Beautiful, inspiring, soaring - Daniel Libeskind's 2006 addition to the Denver Art Museum slices and dices space, daring the viewer to find a right angle as it shoots across the street pointing toward the original buildings. Clad in titanium and glass, the sculptural Frederic C. Hamilton is a monolithic wonder inside and out.
Known to have challenges in the dryness department during rains, my recent visit there on a very wet day confirmed that, yes, the building leaks. But drips notwithstanding, it is a spectacular structure. Once inside, Boettcher Canyon Walk beckons you to ascend. Hiking up the stairs, nature is abstracted via twinkling starry lights and areas of shadowed darkness juxtaposed with those washed with daylight.
In a collaboration between artist Miyajima and a group of invited Denver citizens, ENGI comprises 80 mirrored discs, flashing numerals one through nine in ascending or descending order.
Even seating has unconventional angles.
The skywalk connects old and new buildings and on one side, a model of the new Clyfford Still Museum, overlooks its construction site below. (Note: opened in November 2011, it will be featured in an upcoming post.) A leading 20th Century painter and developer of the Abstract Expressionist movement, Still bequeathed over 2,400 pieces to the lucky City of Denver. Some of the special features of the new 30,000 square foot museum will include a unique cast concrete exterior and state of the art daylighting system.
This birds-eye view of the walkway, Libeskind building, and The Big Sweep by Coosje van Bruggen and Claes Oldenburg is from the top floor of the seven-story South building (below) designed by Italian Gio Ponti and local architect James Sudler. Completed in 1971, it has twenty-four sides clad in glass tiles that were specially designed by Dow Corning.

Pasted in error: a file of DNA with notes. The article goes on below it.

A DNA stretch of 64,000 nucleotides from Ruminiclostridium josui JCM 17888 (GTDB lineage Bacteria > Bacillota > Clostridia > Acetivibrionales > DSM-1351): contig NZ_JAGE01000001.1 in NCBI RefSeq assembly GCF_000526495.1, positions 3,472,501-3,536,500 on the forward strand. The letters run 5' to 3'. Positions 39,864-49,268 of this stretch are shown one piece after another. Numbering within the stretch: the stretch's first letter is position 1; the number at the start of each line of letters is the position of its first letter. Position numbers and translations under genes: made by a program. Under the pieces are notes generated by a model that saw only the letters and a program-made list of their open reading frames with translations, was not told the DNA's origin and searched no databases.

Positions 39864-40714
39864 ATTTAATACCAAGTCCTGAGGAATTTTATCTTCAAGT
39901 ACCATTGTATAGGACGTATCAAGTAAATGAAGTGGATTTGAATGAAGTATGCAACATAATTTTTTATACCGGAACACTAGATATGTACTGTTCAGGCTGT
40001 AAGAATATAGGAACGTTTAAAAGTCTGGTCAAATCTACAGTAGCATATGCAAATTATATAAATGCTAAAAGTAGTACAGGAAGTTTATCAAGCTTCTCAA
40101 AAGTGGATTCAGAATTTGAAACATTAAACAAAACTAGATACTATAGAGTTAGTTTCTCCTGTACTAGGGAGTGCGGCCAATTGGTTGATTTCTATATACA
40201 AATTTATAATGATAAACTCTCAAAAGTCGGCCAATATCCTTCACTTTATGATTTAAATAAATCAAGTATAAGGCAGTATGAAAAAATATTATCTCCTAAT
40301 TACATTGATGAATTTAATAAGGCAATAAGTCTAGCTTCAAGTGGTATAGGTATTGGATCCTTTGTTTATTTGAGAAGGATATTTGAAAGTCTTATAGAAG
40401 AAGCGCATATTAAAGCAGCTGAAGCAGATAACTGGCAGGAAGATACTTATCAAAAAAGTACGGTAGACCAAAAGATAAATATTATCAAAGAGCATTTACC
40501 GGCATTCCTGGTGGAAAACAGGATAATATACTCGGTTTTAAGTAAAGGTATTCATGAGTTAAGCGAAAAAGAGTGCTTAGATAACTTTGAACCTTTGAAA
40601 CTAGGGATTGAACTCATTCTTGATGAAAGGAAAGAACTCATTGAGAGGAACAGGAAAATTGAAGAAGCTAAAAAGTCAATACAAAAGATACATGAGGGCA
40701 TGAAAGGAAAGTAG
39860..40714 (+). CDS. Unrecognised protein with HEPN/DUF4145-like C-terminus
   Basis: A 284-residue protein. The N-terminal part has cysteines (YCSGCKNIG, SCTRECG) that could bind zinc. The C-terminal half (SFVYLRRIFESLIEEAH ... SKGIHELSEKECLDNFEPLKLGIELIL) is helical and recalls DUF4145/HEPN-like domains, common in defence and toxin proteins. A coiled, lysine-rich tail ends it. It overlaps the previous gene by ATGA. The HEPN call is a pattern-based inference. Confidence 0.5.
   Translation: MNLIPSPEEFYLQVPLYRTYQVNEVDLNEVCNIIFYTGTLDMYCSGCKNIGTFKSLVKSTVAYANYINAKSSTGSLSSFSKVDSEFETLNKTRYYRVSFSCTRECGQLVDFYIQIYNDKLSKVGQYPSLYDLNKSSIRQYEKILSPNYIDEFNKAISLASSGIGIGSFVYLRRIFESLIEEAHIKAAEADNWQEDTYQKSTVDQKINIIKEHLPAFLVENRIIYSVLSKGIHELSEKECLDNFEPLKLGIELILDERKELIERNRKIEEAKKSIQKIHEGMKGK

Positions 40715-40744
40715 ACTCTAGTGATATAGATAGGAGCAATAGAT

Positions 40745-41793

Slits of windows provide views that allow us to appreciate exterior architectural details, while allowing just the right amount of daylight into the galleries without damaging the art.
Denver Art Museum has one of the best collections of Native American Art in the world, and the spacious installations throughout the galleries pay homage to each piece as art rather than an anthropological specimen. Most are exhibited out in the open, giving the work an unusual degree of accessibility.
DAM is also known internationally for its Pre-Columbian and Spanish Colonial Art.
Creative learning centers are sprinkled throughout the galleries, and the comfortable seating and study areas invite visitors to stay awhile to learn more.
The Lutz Bamboo Gallery (upper right) delicately displays collections begun by Walter and Mona Lutz in 1945 when they met and married in her home country of Japan. There they scoured the countryside and antique galleries. In the next three decades they traveled to China and Korea, expanding their holdings and family; the gallery now rotates bamboo objects from three generations.
Mid-Century Modern furniture and objects are thoughtfully and openly displayed. Like the Native American galleries, this system makes objects more accessible.
California's not the only place for happy cows, as evidenced by Dan Ostermiller's sculpture Scottish Angus and Calf. Rendered, on a huge scale, in the tradition of 19th century animalier art, the sculpture pays homage to the cattle culture of Colorado, from which Denver’s economy and society benefited for generations.
The marketing department has fun with the museum's acronym on everything from coffee mugs to erasers. DAM - that is great art!
To learn more: Denver Art Museum
Keep cruisin'....Kimball Art Museum